d) The reality is that ancient Israel had a lot of moral problems and God didn’t wipe out all of the social problems at once. God allowed for some things because of their own moral depravity. He accommodates the hard heartedness of sin and He leads them, gradually, step by step, out of their moral inferiority (see point 8 below for more).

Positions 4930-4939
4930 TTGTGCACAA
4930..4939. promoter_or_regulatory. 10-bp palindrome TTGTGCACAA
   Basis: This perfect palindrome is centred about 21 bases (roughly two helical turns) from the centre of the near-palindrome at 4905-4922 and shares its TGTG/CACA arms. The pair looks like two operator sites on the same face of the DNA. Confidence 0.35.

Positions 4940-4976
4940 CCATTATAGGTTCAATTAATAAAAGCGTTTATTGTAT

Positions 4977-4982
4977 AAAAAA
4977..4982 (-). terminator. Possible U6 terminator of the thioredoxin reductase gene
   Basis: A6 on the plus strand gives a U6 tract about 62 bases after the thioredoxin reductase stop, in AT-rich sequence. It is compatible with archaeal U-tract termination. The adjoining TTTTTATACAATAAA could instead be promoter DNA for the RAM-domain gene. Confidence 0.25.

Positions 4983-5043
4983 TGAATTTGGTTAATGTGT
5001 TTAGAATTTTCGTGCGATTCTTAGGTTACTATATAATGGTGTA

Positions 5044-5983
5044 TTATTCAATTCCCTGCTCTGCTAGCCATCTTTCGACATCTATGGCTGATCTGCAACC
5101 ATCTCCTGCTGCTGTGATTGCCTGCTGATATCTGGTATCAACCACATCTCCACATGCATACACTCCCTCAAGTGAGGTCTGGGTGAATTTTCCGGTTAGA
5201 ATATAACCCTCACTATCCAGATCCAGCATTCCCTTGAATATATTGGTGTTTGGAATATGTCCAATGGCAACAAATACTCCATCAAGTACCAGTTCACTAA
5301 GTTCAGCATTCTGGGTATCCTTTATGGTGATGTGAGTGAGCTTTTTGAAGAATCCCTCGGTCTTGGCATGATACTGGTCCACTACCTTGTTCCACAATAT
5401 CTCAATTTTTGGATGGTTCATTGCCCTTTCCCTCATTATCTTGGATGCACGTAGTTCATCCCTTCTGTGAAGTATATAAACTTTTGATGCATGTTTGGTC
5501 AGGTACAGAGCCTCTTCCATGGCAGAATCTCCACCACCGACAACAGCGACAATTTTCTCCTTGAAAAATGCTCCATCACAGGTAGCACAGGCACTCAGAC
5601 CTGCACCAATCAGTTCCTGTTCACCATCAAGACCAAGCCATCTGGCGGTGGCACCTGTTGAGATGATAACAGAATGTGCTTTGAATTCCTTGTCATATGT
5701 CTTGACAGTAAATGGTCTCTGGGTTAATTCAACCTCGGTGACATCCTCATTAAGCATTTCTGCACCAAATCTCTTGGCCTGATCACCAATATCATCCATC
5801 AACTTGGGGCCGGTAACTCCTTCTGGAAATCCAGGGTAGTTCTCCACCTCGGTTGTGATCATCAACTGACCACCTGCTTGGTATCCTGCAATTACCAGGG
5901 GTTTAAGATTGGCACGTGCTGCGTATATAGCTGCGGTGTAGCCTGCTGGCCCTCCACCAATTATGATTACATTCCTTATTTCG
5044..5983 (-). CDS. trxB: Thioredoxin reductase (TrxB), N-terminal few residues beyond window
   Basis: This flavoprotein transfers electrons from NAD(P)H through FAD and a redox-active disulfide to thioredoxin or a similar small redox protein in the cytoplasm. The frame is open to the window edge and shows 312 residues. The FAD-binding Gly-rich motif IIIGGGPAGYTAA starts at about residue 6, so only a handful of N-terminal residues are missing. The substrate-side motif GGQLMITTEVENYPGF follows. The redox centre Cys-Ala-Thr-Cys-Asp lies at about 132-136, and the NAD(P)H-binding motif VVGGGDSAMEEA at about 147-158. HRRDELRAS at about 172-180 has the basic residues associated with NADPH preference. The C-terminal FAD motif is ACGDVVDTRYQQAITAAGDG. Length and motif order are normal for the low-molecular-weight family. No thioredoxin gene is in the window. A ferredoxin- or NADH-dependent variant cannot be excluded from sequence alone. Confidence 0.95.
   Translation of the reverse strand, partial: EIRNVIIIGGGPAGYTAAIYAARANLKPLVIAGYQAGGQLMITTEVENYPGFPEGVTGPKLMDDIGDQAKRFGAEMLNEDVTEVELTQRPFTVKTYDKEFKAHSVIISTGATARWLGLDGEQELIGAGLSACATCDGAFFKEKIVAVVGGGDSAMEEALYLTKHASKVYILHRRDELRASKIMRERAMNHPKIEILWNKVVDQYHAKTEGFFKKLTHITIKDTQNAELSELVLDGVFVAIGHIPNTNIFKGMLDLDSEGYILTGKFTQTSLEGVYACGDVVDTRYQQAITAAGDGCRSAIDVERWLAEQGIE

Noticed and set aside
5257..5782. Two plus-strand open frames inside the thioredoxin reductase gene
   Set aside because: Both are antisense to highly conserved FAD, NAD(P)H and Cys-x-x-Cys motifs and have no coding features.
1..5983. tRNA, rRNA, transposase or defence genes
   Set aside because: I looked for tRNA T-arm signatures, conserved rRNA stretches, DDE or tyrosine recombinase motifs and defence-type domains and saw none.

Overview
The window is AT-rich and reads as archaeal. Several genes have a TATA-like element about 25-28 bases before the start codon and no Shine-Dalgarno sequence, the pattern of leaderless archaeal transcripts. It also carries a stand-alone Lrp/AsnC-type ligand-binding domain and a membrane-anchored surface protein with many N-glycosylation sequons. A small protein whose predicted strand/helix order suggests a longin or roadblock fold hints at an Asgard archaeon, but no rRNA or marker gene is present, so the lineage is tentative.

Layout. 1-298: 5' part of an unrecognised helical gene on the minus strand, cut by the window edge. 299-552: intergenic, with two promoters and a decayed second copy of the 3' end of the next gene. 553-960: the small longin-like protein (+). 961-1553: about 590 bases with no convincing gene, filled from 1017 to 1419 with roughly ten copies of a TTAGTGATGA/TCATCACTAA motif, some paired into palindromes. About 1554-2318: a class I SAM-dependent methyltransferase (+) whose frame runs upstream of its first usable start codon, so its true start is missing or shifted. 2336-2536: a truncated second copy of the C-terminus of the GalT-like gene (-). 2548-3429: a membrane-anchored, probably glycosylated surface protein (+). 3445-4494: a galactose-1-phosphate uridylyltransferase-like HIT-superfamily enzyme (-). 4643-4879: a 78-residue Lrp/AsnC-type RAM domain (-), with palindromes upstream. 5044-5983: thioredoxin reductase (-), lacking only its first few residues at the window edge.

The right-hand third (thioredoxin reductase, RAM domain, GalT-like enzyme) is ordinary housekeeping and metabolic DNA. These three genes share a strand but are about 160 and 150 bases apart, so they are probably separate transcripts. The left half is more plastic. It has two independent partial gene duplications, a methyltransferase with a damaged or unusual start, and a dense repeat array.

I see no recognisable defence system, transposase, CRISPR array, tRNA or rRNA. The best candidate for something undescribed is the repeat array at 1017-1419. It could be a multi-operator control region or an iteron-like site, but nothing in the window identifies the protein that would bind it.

7. If I come across a passage such as God slaying of all the firstborn Egyptians, I tend to treat the text less literally following St. Gregory of Nyssa who in his Life of Moses contends that the slaughter of Egypt’s firstborn, if taken literally, would be morally intolerable. He therefore interprets the killing of the firstborn as the Christian’s killing of personal vices early, before they can blossom into serious sins. It is the same with verses like Psalm 137:9, “Happy shall he be, that taketh and dasheth thy little ones against the stones”which was universally interpreted by the holy fathers in a spiritual sense. St. Ambrose, for example, in On Repentance gives this understanding, “And David, pitying her, says, “O wretched daughter of Babylon.” Wretched indeed, as being the daughter of Babylon, when she ceased to be the daughter of Jerusalem. And yet he calls for a healer for her and says, “Blessed is he who shall take your little ones and dash them against the rock.” That is to say, shall dash all corrupt and filthy thoughts against Christ, who by his fear and his rebuke will break down all actions against reason, so as, if any one is seized by an adulterous love, to extinguish the fire, that he may by his zeal put away the love of a harlot and deny himself that he may gain Christ.” Although the author of Psalm 137 was writing in the white hot heat of pain at the Babylonians having dashed the Israelite infants against the rock, the message for us is to dash our own sins against the Rock which is Christ.